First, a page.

The Stories We Tell Ourselves (III) – I’ll Just Test One More New Camera, Then Sell The Ones I Like Least…

It fascinates me how a convincing and impassioned story can sway our beliefs, opinions and decisions.

Not least of all when it’s us telling the story to ourselves.

This is an occasional series about some of the stories I’ve woven to myself, to justify a certain decision or purchase.

See all posts in the series here.

Today’s story –

I’ll Just Test One More New Camera, Then Sell The Ones I Like Least…

For a five or six year period, once I’d realised the two main types of camera I liked ((D)SLR and compact), I was, at first unconsciously, buying and testing dozens of cameras to try to find the perfect or best camera for my needs.

This was of course before I realised perhaps what deep down I’d always known, that, as with most things in life, there is no single perfect choice.

Instead, you pick one that fits very well, and commit to getting the best from it, and enjoying it to the fullest.

Because I never had any intention of building a large collection of cameras and lenses, there was a story that ran through this whole period.

I’d buy a new (to me, but old) camera or lens, with a view to testing it in comparison to what I already had that was similar, and then planned to sell or donate the one(s) that I liked least, leaving me with just my absolute favourites.

Then, over the weeks and months, I’d hone down ever closer to a core arsenal of gear I absolutely loved using.

But most of the time this story was just that, a work of fiction.

I’d end up keeping both cameras or lenses, partly because I liked them both, and partly because (and this increased exponentially with time) the thought of photographing, listing and selling even one of them seemed such a hassle.

So instead they’d just stack up on shelves and in shoe boxes.

And this is the power of stories, that even though I could plainly see I had, say, a dozen 50mm lenses of very similar capabilities, I’d still buy more, espousing that same mantra, that after I’d fully tested this latest acquisition, I’d be a strong position to evaluate and choose my favourites, and sell everything else.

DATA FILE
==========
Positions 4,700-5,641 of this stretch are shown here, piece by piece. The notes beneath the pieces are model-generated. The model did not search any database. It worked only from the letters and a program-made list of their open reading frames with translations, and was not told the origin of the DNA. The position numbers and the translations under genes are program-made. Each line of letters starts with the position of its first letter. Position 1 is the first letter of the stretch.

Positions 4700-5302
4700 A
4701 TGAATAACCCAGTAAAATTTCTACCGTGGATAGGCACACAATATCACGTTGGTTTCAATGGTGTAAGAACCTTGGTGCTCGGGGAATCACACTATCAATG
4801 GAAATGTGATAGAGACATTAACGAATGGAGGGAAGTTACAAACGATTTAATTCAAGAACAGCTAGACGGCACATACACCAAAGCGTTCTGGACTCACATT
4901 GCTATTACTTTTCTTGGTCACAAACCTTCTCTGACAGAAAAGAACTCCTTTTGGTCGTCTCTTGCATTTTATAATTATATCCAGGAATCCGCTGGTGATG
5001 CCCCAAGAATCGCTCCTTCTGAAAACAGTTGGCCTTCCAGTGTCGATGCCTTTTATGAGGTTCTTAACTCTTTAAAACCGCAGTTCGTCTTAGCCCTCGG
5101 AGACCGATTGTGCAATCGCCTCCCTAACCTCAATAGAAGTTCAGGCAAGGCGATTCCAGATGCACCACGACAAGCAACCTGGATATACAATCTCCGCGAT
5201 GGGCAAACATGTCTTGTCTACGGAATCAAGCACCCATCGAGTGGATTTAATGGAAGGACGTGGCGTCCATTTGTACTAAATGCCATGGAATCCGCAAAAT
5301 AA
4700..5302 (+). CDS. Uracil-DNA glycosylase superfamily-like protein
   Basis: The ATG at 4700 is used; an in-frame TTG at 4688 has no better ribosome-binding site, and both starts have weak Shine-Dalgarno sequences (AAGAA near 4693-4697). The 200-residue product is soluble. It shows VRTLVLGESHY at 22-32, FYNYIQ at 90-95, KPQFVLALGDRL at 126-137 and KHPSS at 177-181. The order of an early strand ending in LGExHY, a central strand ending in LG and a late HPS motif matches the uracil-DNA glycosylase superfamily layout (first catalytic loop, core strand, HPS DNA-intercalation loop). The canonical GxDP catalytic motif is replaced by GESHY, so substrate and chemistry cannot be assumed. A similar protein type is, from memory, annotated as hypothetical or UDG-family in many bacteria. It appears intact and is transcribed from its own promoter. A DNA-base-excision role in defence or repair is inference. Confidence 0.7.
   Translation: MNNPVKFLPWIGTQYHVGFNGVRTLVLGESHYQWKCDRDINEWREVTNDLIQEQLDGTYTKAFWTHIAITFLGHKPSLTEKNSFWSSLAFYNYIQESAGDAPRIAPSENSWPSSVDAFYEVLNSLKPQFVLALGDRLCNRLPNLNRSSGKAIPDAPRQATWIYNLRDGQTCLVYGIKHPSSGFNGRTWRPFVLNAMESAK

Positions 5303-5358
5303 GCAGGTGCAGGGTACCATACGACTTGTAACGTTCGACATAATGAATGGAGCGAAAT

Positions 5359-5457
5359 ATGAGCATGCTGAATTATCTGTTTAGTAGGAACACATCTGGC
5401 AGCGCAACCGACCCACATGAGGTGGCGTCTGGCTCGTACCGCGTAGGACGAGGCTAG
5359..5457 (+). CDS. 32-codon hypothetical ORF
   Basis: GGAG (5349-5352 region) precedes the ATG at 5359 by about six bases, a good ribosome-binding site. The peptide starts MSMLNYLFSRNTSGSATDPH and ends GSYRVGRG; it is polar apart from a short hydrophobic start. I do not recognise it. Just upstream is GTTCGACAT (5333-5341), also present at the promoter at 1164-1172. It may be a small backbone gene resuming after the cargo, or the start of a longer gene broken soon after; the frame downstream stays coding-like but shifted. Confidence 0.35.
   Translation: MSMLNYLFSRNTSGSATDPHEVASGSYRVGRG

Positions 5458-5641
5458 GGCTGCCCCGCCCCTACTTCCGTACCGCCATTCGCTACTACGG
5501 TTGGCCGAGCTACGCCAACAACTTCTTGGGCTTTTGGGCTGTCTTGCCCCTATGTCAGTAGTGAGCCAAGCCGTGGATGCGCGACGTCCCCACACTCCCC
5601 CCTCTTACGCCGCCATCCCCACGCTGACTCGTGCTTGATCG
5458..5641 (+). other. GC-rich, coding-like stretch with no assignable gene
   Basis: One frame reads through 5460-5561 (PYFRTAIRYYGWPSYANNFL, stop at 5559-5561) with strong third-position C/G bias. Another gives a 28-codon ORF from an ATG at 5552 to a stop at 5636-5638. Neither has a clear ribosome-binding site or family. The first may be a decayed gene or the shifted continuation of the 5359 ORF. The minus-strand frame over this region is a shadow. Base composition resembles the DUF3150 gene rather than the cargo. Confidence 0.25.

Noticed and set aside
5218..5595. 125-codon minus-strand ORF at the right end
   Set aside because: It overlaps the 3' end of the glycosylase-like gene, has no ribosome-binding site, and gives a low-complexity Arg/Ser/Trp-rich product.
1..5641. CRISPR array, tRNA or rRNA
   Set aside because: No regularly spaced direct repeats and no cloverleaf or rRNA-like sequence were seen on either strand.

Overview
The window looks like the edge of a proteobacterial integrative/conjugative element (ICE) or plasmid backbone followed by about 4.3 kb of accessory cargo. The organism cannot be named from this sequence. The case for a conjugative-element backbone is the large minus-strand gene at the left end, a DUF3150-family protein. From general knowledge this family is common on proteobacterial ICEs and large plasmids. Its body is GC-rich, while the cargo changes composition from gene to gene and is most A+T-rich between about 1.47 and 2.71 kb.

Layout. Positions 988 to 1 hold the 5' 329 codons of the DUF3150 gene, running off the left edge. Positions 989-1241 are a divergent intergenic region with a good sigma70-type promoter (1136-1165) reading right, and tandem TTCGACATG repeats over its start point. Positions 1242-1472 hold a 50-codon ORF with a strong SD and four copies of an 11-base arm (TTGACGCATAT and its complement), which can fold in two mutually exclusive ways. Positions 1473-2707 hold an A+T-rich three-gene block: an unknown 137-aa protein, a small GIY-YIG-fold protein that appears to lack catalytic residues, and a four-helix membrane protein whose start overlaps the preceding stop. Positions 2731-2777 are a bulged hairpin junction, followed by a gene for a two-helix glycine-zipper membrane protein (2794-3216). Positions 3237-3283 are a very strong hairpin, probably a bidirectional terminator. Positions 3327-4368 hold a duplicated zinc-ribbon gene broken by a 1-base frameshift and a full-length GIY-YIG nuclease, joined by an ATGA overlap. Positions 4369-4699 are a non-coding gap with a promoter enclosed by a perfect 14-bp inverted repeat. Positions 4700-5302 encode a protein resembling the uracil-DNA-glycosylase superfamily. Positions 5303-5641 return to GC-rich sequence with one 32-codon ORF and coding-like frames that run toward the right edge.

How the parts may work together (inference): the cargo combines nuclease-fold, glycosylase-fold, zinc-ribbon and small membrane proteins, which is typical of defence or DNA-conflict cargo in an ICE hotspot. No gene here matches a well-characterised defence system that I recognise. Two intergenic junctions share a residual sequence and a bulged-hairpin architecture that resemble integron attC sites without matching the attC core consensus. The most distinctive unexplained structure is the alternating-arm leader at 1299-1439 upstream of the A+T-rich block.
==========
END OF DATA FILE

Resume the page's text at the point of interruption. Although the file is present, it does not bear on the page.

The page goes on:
I guess I did reach some kind of breaking point, and over a few months did finally sell off most of what I had gathered over the previous few years.

The uncomfortable feeling of having gear that was laying unused, and the increasingly overwhelming decisions in what to choose that I faced each time I want to go on a photowalk, combined to prompt a major purge.

And I haven’t really looked back.

But for those few years, it was such a powerful story.

How about you? Do you relate to this story – buying new gear with the intention of selling something once you’d tested it enough to compare with your current favourites? But then holding on to all of it!

As always, please let us know in the comments below (and don’t forget to tick the “Notify me of new comments via email” box to follow the conversation).

Thanks for looking.

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23 thoughts on “The Stories We Tell Ourselves (III) – I’ll Just Test One More New Camera, Then Sell The Ones I Like Least…”

    1. That’s a good idea, especially for more expensive stuff where you don’t want to make an investment you regret. The gear I use has always been too old to be available to rent, ha ha. Also, aren’t you scared you’ll damage it? Is there a kind of excess agreement like with car insurance, where you have to pay the first agreed amount of any damage?

      1. The optimal accidental damage and loss insurance on the US$1800 lens I rented (twice) was US$10. If I pay $5 more, I cover theft.